The Amnesty Act of May 22, 1872 was a United States federal law which reversed most of the penalties imposed on former Confederates by the Fourteenth Amendment. Specifically, the Act removed voting restrictions and office-holding disqualification against most of the secessionists who rebelled in the American Civil War, except for "senators and Representatives of the Thirty-sixth and Thirty-seventh Congresses and officers in the judicial, military, and naval service of the United States, heads of Departments, and foreign ministers of the United States." The act was passed by the 42nd United States Congress and the original restrictive Act was passed by the United States Congress in May 1866.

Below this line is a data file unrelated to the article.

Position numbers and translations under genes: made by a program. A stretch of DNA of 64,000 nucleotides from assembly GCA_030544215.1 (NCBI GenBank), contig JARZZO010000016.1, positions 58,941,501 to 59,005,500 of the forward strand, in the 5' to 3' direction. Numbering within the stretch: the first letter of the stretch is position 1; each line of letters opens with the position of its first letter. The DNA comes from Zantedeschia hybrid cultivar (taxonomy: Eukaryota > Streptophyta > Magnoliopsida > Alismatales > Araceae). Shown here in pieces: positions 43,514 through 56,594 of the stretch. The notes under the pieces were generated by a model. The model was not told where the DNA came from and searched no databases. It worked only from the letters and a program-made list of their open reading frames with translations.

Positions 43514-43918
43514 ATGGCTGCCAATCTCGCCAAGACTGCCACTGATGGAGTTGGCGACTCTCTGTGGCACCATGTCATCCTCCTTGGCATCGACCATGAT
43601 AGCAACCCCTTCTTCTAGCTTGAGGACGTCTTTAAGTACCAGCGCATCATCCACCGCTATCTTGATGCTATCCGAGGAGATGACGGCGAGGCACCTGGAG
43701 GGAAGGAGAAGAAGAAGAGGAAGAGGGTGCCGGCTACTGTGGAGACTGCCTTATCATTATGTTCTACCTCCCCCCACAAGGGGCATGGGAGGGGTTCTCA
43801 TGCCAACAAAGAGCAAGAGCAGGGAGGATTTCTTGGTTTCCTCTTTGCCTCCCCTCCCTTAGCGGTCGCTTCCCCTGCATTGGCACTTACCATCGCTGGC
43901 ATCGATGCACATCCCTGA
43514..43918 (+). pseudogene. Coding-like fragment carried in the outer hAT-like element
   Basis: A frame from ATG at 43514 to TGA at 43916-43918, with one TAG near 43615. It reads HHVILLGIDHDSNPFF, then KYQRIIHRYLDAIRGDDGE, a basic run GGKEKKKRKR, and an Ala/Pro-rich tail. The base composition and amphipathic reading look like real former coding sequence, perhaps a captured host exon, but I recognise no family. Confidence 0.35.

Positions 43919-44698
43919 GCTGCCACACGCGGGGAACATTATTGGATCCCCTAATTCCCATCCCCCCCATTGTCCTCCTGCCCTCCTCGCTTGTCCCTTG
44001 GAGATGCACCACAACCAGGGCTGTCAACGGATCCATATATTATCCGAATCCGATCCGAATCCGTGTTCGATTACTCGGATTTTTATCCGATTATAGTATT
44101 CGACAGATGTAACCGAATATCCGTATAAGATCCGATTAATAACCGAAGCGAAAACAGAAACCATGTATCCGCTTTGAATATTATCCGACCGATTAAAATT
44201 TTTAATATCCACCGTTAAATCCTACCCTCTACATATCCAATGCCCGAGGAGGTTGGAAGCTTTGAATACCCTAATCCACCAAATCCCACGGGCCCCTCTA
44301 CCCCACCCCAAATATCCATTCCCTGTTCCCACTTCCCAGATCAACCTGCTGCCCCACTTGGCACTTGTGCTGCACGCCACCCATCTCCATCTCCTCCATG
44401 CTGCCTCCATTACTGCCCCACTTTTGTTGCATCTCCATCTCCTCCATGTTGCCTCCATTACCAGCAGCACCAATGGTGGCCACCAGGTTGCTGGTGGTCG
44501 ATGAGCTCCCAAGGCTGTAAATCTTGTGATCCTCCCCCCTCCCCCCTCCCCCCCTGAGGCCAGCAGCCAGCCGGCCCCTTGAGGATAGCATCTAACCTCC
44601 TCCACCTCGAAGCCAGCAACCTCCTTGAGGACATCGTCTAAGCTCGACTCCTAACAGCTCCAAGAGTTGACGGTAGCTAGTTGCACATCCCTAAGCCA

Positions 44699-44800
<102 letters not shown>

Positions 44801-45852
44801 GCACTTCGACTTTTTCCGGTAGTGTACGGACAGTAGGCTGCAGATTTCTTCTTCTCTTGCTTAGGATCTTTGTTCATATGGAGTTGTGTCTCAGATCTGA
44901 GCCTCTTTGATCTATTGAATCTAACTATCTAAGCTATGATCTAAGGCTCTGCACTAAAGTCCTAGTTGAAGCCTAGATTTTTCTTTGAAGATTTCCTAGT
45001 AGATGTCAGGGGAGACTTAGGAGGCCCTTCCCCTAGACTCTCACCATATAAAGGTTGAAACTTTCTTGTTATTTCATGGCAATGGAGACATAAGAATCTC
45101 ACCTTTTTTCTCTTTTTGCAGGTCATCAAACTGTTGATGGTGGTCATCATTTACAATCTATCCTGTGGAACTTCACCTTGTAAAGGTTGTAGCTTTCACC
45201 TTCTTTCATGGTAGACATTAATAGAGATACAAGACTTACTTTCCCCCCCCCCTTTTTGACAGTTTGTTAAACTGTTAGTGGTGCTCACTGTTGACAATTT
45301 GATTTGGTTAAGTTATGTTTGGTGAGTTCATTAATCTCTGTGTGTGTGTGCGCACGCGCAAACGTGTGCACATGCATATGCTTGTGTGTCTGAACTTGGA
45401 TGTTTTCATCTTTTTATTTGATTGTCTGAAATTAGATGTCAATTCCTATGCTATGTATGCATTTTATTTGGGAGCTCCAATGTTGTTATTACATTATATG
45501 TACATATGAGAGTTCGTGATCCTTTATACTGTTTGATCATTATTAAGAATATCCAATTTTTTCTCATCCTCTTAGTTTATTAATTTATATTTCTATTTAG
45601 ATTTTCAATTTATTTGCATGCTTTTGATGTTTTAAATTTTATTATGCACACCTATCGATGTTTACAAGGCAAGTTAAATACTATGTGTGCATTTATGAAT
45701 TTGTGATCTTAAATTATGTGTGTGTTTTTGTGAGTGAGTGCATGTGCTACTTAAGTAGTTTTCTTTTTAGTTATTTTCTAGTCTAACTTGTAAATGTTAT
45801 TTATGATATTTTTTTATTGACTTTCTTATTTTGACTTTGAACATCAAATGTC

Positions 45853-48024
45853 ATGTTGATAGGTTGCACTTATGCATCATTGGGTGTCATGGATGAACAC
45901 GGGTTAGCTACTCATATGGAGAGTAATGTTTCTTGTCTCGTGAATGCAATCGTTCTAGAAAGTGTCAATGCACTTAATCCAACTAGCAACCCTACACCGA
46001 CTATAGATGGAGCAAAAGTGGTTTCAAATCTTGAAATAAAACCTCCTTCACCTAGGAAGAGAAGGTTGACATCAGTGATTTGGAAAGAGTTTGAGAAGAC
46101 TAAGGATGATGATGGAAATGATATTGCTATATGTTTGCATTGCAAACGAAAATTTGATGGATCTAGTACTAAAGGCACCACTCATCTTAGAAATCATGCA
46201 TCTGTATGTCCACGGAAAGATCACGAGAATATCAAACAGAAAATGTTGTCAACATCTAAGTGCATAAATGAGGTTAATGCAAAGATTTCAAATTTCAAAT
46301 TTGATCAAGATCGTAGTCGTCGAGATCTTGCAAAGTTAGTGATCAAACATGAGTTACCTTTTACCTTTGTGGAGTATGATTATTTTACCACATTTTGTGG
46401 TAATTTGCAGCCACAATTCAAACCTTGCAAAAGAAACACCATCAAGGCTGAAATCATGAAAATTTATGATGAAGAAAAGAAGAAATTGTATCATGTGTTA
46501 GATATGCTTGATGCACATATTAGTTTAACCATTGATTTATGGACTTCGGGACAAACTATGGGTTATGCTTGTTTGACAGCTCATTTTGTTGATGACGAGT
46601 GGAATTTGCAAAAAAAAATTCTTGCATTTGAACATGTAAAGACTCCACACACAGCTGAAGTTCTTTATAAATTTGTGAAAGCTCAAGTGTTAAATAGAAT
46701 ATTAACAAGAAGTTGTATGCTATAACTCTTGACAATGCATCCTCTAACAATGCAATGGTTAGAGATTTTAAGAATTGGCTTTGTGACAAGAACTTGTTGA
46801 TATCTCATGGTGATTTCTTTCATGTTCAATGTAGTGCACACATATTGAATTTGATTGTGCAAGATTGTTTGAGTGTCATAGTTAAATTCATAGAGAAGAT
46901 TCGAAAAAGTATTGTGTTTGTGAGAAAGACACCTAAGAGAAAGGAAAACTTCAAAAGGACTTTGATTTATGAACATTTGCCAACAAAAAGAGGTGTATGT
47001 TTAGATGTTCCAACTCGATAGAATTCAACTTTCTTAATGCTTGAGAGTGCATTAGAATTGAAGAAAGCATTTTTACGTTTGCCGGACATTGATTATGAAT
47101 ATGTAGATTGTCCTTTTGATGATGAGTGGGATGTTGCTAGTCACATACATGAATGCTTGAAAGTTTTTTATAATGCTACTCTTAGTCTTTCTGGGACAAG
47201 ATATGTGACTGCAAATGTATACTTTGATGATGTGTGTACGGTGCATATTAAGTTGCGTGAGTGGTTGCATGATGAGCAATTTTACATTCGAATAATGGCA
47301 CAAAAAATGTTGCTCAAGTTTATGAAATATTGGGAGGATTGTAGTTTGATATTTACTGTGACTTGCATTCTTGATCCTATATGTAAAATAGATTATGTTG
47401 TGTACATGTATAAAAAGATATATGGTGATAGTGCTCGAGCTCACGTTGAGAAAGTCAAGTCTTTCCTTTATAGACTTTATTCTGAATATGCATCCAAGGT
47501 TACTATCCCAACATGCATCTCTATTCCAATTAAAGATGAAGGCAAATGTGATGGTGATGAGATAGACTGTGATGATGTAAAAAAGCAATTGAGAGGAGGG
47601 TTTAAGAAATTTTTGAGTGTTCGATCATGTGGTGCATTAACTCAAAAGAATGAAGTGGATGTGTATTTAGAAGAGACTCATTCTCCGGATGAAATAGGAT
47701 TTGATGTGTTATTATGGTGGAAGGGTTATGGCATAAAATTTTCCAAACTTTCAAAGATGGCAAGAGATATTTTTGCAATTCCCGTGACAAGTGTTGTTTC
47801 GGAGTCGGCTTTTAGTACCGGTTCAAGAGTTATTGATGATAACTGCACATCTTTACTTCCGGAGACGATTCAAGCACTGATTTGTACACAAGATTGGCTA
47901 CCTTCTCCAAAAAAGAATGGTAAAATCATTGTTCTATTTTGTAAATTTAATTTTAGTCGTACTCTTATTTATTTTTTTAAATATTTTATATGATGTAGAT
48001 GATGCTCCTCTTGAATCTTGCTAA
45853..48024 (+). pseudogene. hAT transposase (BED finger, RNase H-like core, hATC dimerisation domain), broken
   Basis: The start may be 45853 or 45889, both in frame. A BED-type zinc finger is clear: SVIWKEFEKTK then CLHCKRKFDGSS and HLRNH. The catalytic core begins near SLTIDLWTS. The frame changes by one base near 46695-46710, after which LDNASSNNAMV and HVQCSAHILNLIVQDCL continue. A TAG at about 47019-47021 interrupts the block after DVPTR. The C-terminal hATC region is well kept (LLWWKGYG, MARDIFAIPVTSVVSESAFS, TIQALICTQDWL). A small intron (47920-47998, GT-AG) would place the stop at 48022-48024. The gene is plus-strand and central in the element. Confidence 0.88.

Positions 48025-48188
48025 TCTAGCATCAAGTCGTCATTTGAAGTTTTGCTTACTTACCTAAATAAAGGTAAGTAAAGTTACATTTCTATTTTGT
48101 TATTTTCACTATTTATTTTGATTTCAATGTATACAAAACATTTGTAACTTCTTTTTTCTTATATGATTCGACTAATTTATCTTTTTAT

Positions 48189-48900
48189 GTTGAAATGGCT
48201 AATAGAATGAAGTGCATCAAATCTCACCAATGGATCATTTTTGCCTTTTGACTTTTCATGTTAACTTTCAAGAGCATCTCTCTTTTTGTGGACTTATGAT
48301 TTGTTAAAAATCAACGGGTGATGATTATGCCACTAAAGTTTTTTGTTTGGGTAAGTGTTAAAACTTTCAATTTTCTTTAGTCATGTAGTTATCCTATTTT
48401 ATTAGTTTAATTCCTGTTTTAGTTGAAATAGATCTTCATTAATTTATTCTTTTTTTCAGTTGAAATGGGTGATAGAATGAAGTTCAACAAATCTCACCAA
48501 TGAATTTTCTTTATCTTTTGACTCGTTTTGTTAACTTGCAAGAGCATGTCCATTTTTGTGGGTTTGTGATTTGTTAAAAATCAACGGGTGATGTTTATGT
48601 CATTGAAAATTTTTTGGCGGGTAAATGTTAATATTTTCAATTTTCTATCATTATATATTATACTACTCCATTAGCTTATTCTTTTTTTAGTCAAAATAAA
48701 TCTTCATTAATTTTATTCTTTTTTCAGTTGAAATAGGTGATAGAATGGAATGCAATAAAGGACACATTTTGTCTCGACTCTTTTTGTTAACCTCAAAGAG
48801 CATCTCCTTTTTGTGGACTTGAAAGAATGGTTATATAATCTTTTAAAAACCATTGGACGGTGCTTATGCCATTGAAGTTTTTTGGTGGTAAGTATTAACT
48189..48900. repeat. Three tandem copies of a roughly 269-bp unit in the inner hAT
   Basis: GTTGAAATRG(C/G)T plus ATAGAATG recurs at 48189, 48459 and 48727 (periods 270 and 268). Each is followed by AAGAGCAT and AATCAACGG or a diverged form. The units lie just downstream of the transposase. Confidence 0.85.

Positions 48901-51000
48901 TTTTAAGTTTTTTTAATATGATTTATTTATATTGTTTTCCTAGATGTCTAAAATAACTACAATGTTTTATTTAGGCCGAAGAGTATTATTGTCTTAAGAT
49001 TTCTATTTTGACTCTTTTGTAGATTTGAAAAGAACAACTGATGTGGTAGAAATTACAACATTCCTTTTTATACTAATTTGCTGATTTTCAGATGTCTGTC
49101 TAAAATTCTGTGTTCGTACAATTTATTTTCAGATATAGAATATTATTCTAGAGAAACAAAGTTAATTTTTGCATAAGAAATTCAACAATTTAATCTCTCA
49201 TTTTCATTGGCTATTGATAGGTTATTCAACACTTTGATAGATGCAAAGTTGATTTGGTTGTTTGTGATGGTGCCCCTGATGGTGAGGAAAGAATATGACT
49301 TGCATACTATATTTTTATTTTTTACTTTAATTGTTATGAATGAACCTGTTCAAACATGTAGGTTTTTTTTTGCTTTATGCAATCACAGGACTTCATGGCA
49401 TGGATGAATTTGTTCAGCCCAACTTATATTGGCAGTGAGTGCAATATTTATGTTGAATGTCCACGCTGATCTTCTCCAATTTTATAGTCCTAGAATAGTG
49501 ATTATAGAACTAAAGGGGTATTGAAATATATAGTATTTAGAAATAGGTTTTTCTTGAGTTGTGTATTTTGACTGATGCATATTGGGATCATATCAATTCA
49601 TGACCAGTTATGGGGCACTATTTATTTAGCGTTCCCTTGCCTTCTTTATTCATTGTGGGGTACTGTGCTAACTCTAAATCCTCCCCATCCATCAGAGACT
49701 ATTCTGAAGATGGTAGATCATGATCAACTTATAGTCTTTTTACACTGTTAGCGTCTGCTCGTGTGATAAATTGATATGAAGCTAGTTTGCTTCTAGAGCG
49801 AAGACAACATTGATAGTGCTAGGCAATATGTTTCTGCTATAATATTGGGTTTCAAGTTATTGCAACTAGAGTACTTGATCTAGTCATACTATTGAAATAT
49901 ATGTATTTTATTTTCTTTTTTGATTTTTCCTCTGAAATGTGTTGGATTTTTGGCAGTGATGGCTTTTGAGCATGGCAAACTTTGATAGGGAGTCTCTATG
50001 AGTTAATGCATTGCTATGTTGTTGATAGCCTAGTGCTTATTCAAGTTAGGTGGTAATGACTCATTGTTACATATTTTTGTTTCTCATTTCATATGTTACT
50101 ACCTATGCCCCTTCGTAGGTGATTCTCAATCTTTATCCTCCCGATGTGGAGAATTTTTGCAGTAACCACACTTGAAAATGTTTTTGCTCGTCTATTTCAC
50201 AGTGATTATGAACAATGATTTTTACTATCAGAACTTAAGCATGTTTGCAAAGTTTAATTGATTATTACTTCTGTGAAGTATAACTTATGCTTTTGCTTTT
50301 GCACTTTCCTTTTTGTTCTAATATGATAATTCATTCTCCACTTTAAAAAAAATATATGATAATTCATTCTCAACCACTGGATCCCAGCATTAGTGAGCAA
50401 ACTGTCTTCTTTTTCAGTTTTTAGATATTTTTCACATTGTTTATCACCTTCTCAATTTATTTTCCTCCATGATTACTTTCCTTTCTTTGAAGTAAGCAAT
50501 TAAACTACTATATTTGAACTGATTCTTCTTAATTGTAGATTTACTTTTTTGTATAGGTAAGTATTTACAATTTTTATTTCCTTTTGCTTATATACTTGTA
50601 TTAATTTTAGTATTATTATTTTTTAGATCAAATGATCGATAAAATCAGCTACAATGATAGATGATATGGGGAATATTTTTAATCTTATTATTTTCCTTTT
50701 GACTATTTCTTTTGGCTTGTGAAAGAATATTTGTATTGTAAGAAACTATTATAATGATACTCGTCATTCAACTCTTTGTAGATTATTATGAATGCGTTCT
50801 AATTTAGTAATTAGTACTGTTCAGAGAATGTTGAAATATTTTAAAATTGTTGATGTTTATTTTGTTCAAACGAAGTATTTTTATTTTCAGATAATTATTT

- "Ulysses S. Grant: Proclamation 208—Suspension of Prosecution for Violations of the Office-Holding Prohibition in Section 3 of the Fourteenth Amendment to the Constitution". www.presidency.ucsb.edu. Retrieved 2018-02-22.
- Rawley, James A. (December 1960). "The General Amnesty Act of 1872: A Note". The Mississippi Valley Historical Review. Organization of American Historians. 47 (3): 480–484. JSTOR 1888879.
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